It was fantastic to see their vision realized three years later. Song Saa rivals some of the best island resorts in the world, complete with a nearby helicopter landing pad, a speed boat that whisks guests to Sihanoukville 46 km away and villas with uninterrupted sunrise or sunset views.
Colorful planks from fishing boats were reused by Melita in villa furnishings while sandstone boulders unearthed during construction were transformed into feature walls.
Dinner at Vista Bar and Restaurant started with cocktails specially created for the resort, along with an assortment of canapes served on driftwood that cement the sense of place. After moving to the dining pavilion, we were treated to porcini risotto with aromatic white truffle, line-caught sea bass salad and pink milk-fed Australian prime veal medallions.
When Australian chef Joel Wilkinson stopped by our table, he mentioned that many of the menu items were sourced locally. "There are still a few things that we import, but the seafood and local produce are excellent," he said.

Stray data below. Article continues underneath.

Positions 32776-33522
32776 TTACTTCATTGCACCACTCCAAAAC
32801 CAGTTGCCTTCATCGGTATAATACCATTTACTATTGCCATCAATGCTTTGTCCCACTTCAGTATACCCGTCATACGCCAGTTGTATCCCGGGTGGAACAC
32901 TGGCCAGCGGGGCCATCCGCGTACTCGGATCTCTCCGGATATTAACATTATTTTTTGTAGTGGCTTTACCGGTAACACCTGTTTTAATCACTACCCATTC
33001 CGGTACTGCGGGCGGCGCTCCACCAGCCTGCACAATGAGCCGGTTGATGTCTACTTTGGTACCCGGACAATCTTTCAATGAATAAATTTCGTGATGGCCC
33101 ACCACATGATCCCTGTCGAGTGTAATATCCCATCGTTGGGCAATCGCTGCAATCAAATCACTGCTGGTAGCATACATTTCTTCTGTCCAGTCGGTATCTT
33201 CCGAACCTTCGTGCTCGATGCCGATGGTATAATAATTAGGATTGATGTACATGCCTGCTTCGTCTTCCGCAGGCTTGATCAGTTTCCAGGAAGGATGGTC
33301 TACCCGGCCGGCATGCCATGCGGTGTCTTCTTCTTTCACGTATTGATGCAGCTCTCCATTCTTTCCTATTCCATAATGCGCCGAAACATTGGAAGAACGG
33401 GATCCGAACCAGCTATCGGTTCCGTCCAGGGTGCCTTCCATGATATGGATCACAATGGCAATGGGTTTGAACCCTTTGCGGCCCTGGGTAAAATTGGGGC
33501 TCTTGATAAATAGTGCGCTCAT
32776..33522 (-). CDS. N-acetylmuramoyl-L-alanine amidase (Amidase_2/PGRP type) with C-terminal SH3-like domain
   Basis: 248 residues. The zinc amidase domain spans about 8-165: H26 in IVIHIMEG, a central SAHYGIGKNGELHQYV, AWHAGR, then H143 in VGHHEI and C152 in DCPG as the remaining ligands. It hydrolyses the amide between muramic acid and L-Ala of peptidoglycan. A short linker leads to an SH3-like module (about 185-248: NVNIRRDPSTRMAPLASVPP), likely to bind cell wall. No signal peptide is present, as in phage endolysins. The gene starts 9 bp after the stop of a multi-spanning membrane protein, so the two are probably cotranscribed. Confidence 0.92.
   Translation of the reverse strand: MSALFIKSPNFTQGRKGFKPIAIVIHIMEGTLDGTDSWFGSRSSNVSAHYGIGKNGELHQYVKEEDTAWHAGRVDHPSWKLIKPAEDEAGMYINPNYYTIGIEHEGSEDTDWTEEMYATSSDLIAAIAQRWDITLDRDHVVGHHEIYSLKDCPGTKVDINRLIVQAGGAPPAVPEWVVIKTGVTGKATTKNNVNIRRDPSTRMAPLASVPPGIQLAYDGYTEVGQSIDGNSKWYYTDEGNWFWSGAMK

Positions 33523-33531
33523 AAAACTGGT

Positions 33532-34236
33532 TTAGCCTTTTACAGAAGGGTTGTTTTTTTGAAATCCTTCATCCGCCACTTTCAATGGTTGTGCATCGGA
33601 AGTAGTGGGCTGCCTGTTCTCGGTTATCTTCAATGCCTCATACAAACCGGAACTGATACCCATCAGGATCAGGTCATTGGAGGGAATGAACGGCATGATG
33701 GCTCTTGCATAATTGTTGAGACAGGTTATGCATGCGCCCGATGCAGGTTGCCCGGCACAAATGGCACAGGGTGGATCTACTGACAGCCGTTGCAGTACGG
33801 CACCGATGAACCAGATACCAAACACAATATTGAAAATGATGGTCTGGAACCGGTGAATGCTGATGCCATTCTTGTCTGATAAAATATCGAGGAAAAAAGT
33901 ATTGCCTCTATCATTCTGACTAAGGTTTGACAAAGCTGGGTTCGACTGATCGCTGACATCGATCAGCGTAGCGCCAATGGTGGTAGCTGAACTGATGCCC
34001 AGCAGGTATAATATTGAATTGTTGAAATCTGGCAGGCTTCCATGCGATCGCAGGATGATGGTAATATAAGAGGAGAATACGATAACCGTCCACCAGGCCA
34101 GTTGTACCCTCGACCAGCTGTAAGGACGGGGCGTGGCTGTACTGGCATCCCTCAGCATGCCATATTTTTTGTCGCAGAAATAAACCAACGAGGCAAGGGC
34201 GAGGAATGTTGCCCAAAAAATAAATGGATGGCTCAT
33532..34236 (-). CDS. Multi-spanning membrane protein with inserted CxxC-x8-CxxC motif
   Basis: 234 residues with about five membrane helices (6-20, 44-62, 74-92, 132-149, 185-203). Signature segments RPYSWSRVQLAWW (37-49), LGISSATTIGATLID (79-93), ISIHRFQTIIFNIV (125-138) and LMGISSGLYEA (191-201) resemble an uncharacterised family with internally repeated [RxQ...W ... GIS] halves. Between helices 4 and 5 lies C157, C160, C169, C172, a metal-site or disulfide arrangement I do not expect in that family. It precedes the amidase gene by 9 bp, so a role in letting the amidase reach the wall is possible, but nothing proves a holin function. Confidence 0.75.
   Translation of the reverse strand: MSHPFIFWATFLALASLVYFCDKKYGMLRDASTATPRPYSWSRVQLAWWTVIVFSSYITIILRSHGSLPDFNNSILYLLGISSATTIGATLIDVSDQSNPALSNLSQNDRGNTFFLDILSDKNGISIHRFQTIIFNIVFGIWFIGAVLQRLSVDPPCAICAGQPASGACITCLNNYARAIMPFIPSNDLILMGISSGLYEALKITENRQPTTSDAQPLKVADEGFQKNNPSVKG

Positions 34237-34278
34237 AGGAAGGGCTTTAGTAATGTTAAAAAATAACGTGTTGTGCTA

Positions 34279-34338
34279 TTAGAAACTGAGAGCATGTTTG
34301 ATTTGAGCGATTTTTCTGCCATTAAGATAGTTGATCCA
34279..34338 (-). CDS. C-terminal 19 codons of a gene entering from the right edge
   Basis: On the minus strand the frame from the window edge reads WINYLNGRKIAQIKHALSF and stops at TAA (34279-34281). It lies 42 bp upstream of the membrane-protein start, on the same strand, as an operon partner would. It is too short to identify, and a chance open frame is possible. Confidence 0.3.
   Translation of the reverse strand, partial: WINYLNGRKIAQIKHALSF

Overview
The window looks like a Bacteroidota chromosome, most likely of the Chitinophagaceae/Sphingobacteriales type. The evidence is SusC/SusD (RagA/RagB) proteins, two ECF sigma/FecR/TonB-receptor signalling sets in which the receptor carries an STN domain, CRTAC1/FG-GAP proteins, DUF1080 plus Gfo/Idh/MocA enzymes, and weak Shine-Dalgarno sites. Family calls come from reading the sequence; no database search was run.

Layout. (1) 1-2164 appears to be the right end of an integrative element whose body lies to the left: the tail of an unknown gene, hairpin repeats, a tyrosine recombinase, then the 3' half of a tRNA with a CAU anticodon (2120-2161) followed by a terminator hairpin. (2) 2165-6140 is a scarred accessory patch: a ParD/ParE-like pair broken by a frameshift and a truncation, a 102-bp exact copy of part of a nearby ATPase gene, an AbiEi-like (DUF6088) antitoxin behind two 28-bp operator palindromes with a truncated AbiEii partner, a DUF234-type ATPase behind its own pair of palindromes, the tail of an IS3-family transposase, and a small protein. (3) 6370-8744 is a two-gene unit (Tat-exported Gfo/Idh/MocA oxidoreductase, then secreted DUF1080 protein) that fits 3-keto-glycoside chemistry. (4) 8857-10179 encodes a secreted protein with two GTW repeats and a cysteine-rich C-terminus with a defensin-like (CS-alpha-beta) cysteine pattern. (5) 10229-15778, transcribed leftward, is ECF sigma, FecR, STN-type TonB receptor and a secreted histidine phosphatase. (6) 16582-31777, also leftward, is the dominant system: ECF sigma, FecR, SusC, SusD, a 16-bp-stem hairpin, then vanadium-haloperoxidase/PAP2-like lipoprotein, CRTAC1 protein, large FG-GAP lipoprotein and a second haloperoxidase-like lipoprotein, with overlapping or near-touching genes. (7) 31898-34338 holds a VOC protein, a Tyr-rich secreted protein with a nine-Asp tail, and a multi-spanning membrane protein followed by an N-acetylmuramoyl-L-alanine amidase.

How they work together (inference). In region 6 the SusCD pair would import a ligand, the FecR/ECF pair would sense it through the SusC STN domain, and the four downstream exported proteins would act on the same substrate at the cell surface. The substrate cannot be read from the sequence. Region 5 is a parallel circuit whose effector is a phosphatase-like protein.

The next morning, associate program director Barnaby Olson took us on a tour of the fishing village on nearby Koh Rong. The Hunters started Song Saa Foundation as a complement to the resort, with the mandate to help 2,500 villagers live a more sustainable life.
We saw that many fishermen were now farming on the sandy soil so as not to be as reliant on the catch of the day for their family's sustenance.
Funds from donations helped to reopen a school staffed with teachers from Phnom Penh, with pens and notebooks brought in by guests as part of the international program Pack for a Purpose. Students who wish to explore topics as diverse as coral studies or malnutrition within Cambodian fishing villages can apply to stay in a Song Saa Foundation-sponsored hut to conduct research.
With all the do-good initiatives on Song Saa, it was fun to have the R&R counterparts, such as snorkeling, diving and lying around the sunset pool munching on a wood oven baked pizza.
Etienne Chenevier believes there is ample room for other luxury resorts like Song Saa. A partner with CityStar, he is developing 25 hectares between the Western Cape and 1.5 km of southern beach front on Koh Russey into an Alila resort designed by Singapore architect Chioh Hui Goh of Studiogoto. A much larger island than Song Saa, Koh Russey is also closer to Sihanoukville.